Drug-Induced Thromboembolic Events in Patients with Malignancy
Elias E. Mazokopakis.
Patients with malignancies are often in a hypercoagulable status. The pathogenetic mechanisms of thrombotic events in malignancy are multifaceted and consist of release or expression of procoagulants by cancer cells, but also appearance of procoagulant action by normal host cells. Most importantly, current therapeutic modalities for cancer such as high dose chemotherapy and surgery represent a significant additional risk for serious or even fatal thromboembolic events. There is a wide spectrum of clinical manifestations of these events which encompass Trousseau's syndrome, deep venous thrombosis, marantic endocarditis, disseminated intravascular coagulation, thrombotic microangiopathy and arterial thrombosis. Cancer chemotherapy is most commonly associated with deep vein thrombosis but intracranial sinus vein thromboses and thrombotic microangiopathy may also occur. Our purpose is to review the relevant literature linked to the effect of chemotherapy and other cancer-related interventions on thromboembolic incidents.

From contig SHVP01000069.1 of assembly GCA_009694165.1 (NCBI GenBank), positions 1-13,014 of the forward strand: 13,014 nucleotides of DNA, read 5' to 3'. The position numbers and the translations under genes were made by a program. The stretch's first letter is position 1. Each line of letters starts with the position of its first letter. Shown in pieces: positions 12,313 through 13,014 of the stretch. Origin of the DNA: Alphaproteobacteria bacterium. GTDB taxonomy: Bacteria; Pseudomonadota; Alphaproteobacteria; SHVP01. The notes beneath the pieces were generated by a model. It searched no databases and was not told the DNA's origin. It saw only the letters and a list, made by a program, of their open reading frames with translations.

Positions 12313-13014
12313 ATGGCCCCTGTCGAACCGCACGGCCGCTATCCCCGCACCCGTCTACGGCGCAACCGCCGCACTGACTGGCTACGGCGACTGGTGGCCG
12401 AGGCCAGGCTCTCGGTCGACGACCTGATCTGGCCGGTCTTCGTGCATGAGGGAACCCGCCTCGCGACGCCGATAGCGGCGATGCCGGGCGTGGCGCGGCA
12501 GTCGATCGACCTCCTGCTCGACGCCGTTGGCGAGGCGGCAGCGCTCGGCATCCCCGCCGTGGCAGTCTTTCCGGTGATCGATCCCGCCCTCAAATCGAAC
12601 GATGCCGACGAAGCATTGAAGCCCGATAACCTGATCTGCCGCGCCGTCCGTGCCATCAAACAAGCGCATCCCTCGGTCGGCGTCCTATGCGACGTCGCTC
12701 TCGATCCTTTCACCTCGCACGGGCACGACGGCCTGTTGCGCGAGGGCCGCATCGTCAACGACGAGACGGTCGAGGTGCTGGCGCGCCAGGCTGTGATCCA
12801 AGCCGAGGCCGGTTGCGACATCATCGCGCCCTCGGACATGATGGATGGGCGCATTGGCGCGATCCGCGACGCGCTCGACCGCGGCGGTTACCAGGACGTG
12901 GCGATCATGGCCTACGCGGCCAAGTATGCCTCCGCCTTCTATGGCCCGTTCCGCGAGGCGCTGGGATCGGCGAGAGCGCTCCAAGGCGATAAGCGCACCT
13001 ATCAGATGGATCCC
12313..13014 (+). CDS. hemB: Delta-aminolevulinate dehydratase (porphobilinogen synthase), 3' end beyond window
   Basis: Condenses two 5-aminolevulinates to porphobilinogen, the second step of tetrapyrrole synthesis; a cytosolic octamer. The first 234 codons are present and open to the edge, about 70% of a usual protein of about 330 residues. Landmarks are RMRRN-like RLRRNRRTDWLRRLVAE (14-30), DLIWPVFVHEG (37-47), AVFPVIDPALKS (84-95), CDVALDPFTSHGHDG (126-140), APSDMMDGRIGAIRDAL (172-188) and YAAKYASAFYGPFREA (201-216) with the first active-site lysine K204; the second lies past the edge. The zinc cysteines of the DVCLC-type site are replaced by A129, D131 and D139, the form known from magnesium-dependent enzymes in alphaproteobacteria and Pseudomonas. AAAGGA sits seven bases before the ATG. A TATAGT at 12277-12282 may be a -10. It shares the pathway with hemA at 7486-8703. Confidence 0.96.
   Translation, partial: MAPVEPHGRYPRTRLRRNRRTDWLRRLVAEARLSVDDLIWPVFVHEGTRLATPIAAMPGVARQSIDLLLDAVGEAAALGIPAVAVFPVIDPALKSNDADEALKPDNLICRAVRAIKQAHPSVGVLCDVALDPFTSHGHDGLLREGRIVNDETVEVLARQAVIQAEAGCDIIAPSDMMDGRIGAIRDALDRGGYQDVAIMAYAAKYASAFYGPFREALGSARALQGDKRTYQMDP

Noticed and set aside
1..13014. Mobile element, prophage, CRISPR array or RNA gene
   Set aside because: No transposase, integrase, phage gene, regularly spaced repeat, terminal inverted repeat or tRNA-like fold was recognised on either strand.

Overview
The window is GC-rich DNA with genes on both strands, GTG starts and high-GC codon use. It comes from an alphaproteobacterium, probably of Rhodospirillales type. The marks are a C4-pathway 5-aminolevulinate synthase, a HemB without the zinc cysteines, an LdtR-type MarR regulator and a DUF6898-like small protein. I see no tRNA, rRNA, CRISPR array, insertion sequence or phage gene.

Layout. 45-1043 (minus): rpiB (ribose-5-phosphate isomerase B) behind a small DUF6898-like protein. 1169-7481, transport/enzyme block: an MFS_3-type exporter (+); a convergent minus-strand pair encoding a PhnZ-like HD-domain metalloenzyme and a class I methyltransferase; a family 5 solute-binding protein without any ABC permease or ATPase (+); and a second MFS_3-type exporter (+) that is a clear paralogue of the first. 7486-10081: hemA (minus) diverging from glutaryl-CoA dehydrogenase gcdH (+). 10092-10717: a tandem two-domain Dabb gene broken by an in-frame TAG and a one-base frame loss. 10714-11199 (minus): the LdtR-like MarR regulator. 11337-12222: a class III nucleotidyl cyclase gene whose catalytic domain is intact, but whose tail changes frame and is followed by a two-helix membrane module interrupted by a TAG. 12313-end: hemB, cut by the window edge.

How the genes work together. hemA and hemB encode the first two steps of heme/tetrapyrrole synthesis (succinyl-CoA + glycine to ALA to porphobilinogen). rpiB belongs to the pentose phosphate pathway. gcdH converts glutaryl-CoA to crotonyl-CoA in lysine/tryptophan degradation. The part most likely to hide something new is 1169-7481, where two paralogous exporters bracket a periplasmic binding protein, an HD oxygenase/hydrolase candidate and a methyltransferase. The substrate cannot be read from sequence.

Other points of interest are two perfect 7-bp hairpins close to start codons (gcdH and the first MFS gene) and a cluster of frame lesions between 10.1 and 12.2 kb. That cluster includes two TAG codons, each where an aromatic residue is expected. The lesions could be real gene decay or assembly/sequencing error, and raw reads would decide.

Keywords: Malignancy, chemotherapy, thromboembolism
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